City-based consultant dietician Dharini Krishnan, who has done a presentation on white tea explains, “Historically, white tea is derived from the first flush buds grown only in the Fukien Province of China, but now manufactured in India and Sri Lanka, among other places. While the tea is not white in colour, it has got its name due to the silvercoloured, white hair-like picked tea bud. The beverage is pale yellow in colour.” The reason for its exorbitant rate is because white tea is plucked in a very short time. “White tea is produced from unopened buds of tea shoots. These buds are withered and dried under special conditions. Anything that is rare becomes expensive. It is also produced in small quantities, which is one of the reasons why it is very expensive,” she says.
Benefits of white tea
Similar to green tea, white tea also has a lot of health benefits. Dharini advises to have this tea in between meals to see its yield. “The benefits of this tea can be given to its flavonoids as they help in various ways such as improving vascular health, which further helps in the prevention of heart diseases. White tea also helps in weight management,” she says. Chinese and Japanese people consume substitute white tea with water since it also helps in hydration to the body.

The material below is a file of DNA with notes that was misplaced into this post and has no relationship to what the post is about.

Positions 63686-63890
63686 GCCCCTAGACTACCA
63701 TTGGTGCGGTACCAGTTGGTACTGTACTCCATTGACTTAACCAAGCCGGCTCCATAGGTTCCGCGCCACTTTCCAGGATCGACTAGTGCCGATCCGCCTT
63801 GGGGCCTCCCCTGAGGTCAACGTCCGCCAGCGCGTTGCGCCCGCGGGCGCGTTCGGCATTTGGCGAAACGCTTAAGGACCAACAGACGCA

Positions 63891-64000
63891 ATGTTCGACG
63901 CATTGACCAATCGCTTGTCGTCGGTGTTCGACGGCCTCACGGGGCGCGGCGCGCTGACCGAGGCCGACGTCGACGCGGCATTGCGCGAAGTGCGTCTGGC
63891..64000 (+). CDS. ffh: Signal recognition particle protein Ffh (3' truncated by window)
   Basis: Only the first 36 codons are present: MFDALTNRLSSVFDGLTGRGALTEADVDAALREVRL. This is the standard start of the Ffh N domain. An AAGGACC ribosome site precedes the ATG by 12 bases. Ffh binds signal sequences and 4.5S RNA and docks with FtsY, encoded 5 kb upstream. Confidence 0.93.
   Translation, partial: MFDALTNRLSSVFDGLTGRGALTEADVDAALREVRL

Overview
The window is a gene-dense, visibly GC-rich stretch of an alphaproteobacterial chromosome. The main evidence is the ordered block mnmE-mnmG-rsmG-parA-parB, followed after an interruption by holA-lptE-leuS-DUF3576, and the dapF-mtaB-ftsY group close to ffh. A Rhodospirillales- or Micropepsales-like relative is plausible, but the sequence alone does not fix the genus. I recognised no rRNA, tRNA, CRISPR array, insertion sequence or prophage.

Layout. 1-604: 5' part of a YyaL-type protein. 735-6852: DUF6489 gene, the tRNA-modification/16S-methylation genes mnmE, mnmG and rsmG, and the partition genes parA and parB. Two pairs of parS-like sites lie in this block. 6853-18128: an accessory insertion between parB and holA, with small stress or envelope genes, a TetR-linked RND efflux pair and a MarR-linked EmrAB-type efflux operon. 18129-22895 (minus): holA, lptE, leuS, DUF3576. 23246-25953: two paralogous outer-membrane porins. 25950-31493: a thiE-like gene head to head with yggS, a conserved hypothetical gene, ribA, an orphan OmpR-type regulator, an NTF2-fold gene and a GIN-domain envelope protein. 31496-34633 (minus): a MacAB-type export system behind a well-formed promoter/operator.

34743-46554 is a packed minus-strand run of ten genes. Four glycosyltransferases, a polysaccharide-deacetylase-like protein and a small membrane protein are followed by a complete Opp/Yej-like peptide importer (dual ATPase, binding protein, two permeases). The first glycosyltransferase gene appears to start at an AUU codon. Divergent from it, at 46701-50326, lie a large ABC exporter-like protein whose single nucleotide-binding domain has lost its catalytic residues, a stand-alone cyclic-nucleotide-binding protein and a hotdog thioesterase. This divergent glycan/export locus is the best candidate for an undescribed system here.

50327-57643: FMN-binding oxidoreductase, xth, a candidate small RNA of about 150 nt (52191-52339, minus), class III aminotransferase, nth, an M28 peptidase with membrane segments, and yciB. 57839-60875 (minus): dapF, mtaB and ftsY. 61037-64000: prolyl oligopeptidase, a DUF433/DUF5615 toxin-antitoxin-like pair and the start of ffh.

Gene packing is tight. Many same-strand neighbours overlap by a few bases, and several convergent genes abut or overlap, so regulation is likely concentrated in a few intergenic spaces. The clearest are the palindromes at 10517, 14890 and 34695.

Green tea vs white tea
While several people draw comparisons between green and white tea, Dharini says that both has high nutritional values. Krishnan says, “They have only catechins (antioxidants) as the flavonoid (compounds) present. Other mature teas have catechins, theaflavins and thearubigins (other antioxidants in tea leaves). There are a lot of claims that white tea has more catechins as compared to green tea. But composition data has proved this wrong. However, the bitterness in white tea is lesser than green tea because the leaves are plucked at an early stage.”